Southfield’s part to delay this matter.
In the Second Circuit, as an alternative to showing a likelihood of succeeding on the merits, the movant can rely on
the “serious questions” standard. Under this standard, the movant may secure relief if it establishes that, even in the
absence of a likelihood of success, there exist “sufficiently serious questions going to the merits to make them a fair
ground for litigation,” so long as the movant also establishes that “the balance of hardships tips decidedly” in its
favor. Christa McAuliffe Intermediate Sch. PTO, Inc. v. de Blasio, 364 F. Supp. 3d 253, 273 (S.D.N.Y.), aff'd, 788
F. App’x 85 (2d Cir. 2019)
Case 1:20-cv-06053-ER Document 96 Filed 08/01/22 Page 8 of 11
At the hearing on July 27, the Court denied Stonington’s motion for a TRO and will,
here, reiterate the reasons for that denial, as set out on the record.
This Court has the inherent power and jurisdiction to manage its proceedings and to
control the conduct of the litigants before it. See Chambers v. NASCO, Inc., 501 U.S. 32, 33
(1991); Bivens v. Six Unknown Named Agents of Fed. Bureau of Narcotics, 409 F.2d 718, 725
(2d Cir. 1969), rev’d on other grounds, 403 U.S. 388 (1971). That inherent power includes the
authority to issue orders enjoining litigants, preliminarily or permanently, from engaging in
contumacious conduct. “[A] district court has the inherent power to issue an injunction against
litigants who harass their opponents.” United Artists Corp. v. United Artist Studios LLC, No. CV
19-828-MWF (MAAx), 2019 WL 6917918, at *5 (C.D. Cal. Oct. 17, 2019), citing Yates v. Belli
Deli, No. C 07-01405 WHA, 2007 WL 2318923, at *3 (N.D. Cal. Aug. 13, 2007); see also Lewis
v. S. S. Baune, 534 F.2d 1115, 1121 (5th Cir. 1976) (“Injunctive relief, where warranted, can be a
useful tool to aid a court in controlling the conduct of litigants.”). Such injunctions bind not only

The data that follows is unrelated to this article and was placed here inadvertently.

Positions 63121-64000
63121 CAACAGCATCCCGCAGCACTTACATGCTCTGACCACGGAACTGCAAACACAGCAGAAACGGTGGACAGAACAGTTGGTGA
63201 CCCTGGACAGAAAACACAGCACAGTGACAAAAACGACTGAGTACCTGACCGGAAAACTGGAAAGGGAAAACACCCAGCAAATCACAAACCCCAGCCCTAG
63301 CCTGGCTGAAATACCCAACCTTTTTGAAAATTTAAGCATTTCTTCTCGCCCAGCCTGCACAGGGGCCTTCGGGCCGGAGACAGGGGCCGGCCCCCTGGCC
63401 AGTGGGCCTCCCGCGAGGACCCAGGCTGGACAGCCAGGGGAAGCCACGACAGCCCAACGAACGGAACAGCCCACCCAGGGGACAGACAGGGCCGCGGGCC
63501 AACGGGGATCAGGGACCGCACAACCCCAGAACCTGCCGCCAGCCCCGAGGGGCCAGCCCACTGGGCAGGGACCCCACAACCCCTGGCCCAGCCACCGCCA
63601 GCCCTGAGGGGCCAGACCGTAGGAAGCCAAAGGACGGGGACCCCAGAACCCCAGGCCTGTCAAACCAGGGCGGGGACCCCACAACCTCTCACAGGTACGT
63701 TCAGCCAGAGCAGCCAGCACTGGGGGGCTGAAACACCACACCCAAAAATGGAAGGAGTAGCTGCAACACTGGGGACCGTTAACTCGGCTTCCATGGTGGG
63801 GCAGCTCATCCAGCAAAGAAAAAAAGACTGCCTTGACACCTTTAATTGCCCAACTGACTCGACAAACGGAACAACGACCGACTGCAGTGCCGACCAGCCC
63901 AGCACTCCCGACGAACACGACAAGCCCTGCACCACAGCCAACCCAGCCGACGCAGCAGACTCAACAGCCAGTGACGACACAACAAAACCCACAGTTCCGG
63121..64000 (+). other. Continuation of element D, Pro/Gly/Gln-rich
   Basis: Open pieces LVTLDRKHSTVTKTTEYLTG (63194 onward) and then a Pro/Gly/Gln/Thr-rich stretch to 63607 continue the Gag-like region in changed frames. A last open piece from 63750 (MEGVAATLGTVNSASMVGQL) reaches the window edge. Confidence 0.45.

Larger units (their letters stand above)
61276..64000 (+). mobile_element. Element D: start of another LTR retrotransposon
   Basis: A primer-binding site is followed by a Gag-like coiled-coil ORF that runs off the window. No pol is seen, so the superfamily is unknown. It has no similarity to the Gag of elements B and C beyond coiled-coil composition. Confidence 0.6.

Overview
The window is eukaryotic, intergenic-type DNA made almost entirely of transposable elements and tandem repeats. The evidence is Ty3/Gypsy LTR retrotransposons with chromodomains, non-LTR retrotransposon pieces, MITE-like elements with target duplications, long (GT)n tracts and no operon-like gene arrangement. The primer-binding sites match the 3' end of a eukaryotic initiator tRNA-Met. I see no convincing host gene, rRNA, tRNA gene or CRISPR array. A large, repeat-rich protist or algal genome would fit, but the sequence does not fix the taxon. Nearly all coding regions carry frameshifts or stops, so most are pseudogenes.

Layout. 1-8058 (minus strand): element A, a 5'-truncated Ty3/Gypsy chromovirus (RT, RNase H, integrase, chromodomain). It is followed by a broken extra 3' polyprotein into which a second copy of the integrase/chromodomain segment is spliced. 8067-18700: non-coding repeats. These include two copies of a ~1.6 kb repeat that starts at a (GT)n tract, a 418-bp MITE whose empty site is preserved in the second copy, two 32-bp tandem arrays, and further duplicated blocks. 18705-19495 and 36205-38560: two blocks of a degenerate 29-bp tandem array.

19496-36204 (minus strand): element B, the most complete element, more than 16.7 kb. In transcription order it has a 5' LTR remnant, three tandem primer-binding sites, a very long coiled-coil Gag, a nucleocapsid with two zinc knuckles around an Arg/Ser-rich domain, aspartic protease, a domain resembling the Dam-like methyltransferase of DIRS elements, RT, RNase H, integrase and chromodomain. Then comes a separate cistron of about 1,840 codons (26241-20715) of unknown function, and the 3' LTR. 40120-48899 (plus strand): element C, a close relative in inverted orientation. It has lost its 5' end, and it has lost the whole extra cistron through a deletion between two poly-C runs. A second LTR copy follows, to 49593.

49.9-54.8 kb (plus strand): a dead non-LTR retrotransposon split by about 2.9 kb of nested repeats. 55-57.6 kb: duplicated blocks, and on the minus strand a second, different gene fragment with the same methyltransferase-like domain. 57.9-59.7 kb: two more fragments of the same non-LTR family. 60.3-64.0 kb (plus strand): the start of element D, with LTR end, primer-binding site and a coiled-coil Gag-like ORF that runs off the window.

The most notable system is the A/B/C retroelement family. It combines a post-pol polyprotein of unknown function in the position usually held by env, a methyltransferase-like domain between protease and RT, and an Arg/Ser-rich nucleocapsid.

parties, but also their officers, agents, servants, and employees. See Fed. R. Civ. P. 65(d)(2).
The standard for an entry of a temporary restraining order (“TRO”) is the same as for a
preliminary injunction, Andino v. Fischer, 555 F. Supp. 2d 418, 419 (S.D.N.Y. May 20, 2008),
and, to obtain a preliminary injunction, a party must show “a likelihood of success on the merits,
a likelihood of irreparable harm in the absence of preliminary relief, that the balance of equities
tips in the party’s favor, and that an injunction is in the public interest.” Coronel v. Decker, 449
F. Supp. 3d 274, 280–81 (S.D.N.Y. 2020) (citing Am. Civil Liberties Union v. Clapper, 804 F.3d
617, 622 (2d Cir. 2015)).
Case 1:20-cv-06053-ER Document 96 Filed 08/01/22 Page 9 of 11
Irreparable harm is the “single most important prerequisite” to a TRO. Coronel, 449 F.
Supp. 3d at 281. To succeed on this factor, a movant must show that, absent the injunction, they
will suffer a harm that cannot be remedied by damages or a permanent injunction upon final
adjudication. Id. The harm must also be actual and imminent, not remote or speculative. Id.
As the Court noted at the outset and as conceded by the parties, there was no difference
between the TRO motion at issue and the motion for a preliminary injunction previously filed.
The lapse in time between the two motions, the Court reasoned, mitigated against the issuance of
Beyond this, Stonington has failed to establish irreparable harm. Stonington’s central
argument is that it is harmed by being compelled to arbitrate an issue it has not agreed to
arbitrate. That issue, at bottom, is a dispute over the identity of the Investors in the Successor